Women's pregame: Journey to top has been a steady rise for Gamecocks

dcloninger@thestate.comFebruary 26, 2014 

South Carolina head coach Dawn Staley

JEFF BLAKE — jblake@thestate.com

  • STEADY IMPROVEMENT

    A look at coach Dawn Staley’s record at USC:

    2008-09

    10-18, 2-12 SEC

    2009-10

    14-15, 7-9

    2010-11

    18-15, 8-8

    Women’s NIT 2nd round

    2011-12

    25-10, 10-6

    NCAA Sweet 16

    2012-13

    25-8, 11-5

    NCAA second round

As happy and as proud as she was, Dawn Staley made sure to point it out after clinching a share of the SEC regular-season championship on Sunday. It wasn’t just for the 2013-14 team, it was for the five that came before it, the foundation-layers and builders who got South Carolina to this point.

While it’s magnificent to see what the No. 4 Gamecocks have become, Staley never has forgotten how hard it was to get here.

“The former ones, the ones who got their heads beat in six years ago, starting the building process,” Staley said. “It feels great to do what most people thought could never get done here at South Carolina.”

It began in that 2008 offseason, when Staley was hired from Temple by Eric Hyman. Vowing to take the Gamecocks to the top, Staley had detractors from the start – some griped that her initial contract was too lucrative for a program that struggled to win as much as it struggled with attendance.

“As much flak as I got for hiring her … remember that?,” Hyman said in November. “I talked to one of the radio guys when she started winning, and said, ‘Now you’re praising her, but before, you were ripping her.’”

The first year ended with a 10-18 (2-12 SEC) record that probably everybody but Staley expected. There wasn’t much left in the cupboard that Susan Walvius had tried to stock after the program slipped from back-to-back NCAA tournament appearances to five consecutive years without one.

Staley was starting to see results, though. The Gamecocks won her first SEC game, against Ole Miss, on Jan. 22, 2009, making USC’s record 9-9, 1-4. But leading rebounder and second-leading scorer Demetress Adams left that game with a knee injury that would end her season, forcing most of the scoring burden on senior Brionna Dickerson.

Three days later, Dickerson also suffered a season-ending knee injury. The Gamecocks stumbled to the finish, but Staley saw glimmers of hope. The injuries forced freshman La’Keisha Sutton to grow up, and Staley had mined a diamond on the recruiting trail.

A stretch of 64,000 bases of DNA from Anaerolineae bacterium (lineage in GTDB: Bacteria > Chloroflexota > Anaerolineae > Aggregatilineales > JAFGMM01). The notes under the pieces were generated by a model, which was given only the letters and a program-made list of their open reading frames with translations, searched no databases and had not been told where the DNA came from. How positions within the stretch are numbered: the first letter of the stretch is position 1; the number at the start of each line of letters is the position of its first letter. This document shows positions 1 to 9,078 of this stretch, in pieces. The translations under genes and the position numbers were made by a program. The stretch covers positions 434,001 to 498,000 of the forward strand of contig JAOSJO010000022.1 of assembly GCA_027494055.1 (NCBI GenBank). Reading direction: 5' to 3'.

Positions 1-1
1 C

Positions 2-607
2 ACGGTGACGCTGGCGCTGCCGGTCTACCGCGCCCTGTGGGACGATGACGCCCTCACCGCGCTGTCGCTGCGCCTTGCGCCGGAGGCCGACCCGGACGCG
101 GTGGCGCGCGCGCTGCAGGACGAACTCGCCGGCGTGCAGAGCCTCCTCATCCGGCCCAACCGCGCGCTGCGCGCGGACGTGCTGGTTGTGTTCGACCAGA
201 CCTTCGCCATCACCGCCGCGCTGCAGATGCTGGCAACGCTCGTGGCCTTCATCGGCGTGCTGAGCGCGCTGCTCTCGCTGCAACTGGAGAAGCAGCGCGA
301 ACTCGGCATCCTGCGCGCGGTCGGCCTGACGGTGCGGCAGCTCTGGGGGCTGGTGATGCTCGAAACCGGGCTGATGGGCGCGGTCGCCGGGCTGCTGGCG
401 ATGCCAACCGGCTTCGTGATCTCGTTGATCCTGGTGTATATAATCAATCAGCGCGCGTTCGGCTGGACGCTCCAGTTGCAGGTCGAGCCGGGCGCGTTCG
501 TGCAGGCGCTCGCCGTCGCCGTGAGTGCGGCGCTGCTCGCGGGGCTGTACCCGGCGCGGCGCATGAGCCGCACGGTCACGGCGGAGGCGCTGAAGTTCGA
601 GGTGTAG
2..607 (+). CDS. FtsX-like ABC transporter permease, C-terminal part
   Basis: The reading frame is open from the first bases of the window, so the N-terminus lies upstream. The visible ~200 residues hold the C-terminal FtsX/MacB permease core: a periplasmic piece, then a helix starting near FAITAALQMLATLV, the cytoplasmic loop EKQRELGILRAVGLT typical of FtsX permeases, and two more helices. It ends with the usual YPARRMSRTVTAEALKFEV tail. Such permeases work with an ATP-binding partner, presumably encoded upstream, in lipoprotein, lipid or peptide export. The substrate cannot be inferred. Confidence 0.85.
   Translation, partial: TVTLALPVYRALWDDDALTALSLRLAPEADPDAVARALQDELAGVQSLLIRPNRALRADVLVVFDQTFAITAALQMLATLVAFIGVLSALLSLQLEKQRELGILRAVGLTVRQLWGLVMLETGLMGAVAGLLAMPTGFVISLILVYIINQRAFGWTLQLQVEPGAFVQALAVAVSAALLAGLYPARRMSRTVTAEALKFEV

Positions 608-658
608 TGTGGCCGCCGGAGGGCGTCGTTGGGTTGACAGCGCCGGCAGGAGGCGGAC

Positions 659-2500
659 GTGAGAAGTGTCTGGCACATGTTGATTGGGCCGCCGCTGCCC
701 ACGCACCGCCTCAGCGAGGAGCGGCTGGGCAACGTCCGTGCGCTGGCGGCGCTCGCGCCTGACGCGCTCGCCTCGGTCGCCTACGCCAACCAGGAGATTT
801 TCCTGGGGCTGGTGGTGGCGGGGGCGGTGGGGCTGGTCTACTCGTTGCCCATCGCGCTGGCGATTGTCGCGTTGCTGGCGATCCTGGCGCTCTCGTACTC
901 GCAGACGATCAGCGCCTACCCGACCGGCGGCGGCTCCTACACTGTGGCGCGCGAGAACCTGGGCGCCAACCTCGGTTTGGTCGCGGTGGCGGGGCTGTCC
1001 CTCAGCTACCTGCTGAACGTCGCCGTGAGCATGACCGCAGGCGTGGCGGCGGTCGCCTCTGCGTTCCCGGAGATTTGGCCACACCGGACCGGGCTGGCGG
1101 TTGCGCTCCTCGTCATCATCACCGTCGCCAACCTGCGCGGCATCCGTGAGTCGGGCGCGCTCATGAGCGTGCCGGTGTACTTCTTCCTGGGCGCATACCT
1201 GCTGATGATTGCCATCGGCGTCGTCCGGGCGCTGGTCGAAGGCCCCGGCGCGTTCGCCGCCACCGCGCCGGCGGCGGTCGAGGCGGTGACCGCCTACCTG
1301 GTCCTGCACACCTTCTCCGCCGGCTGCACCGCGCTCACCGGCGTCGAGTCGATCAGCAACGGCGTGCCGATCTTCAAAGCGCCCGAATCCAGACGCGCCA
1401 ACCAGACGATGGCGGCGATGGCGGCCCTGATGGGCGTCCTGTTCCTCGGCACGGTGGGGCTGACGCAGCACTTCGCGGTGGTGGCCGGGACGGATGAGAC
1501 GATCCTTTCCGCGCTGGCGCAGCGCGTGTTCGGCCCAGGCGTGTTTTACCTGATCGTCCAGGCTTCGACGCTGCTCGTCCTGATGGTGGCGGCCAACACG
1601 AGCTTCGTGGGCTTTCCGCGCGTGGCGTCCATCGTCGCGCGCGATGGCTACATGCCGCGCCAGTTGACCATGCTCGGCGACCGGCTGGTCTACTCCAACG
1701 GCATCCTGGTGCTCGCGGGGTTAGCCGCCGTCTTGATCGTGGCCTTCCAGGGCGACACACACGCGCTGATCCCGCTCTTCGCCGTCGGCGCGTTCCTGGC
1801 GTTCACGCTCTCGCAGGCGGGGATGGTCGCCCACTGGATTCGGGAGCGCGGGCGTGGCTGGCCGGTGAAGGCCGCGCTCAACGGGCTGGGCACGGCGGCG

Kelsey Bone, the country’s No. 2 recruit, headlined the country’s fourth-ranked recruiting class, giving an immediate boost to the reclamation project. The following year finished just short of the postseason with USC dropping five of its final six games to finish 14-15, despite a five-game improvement in SEC wins.

Bone was SEC Newcomer of the Year, leading scorer Valerie Nainima was returning and Sutton had had another strong season. Staley’s third season would be the breakthrough.

Fifteen days after being named the best rookie in the league, Bone left the team. Staley’s team stood behind her the day it was announced, pledging that they were confident they could carry on without Bone.

Nainima tore her ACL over the summer and the Gamecocks were minus their top two returning scorers. Yet, USC proved that it was not going to give up. Without Bone, without Nainima (she did return, but wasn’t the lethal scorer of the previous season), the Gamecocks had to lean on others. Sutton, Ashley Bruner, Markeisha Grant, Ieasia Walker, Charenee Stephens, et al. – picked the team up.

The third year finished just short of the NCAA tournament, back-to-back overtime losses in February relegating the Gamecocks to a WNIT bid, and USC won one game before bowing out. The specter of Staley leaving briefly loomed, when Virginia parted with longtime coach Debbie Ryan and Staley was seen as a natural candidate, but talks never got beyond the initial phase.

“I don’t think that we’re going to miss very many years that we’re not in the NCAA tournament,” Staley said then. “It’s a gold mine. I think the foundation’s laid, now it’s time for us to build a house. A big house.”

The fourth year, with Sutton labeling the Gamecocks “The Money Team” and rallying behind her battle cry of “We All We Got, We All We Need,” USC stormed to 21 regular-season wins, 10 in the SEC. The Gamecocks played in the SEC tournament semifinals and were awarded an NCAA berth, where they won two games to get to Staley’s first Sweet 16. That begat another 25-win season a year later, and another NCAA appearance.

Expectations were high for this season, but USC has increased them as it has continued to win. An NCAA tournament berth is assured, and the Gamecocks can clinch their first undisputed SEC regular-season championship Thursday night.

Staley always said that she thought she would win like this sooner. But she wouldn’t trade the journey to get here for anything.

“It’s a great day to be a Gamecock, but certainly, we want to continue to take care of what we can take care of,” Staley said. “If we can get it done (tonight), I think it would be a wonderful thing.

“We want to win it all.”

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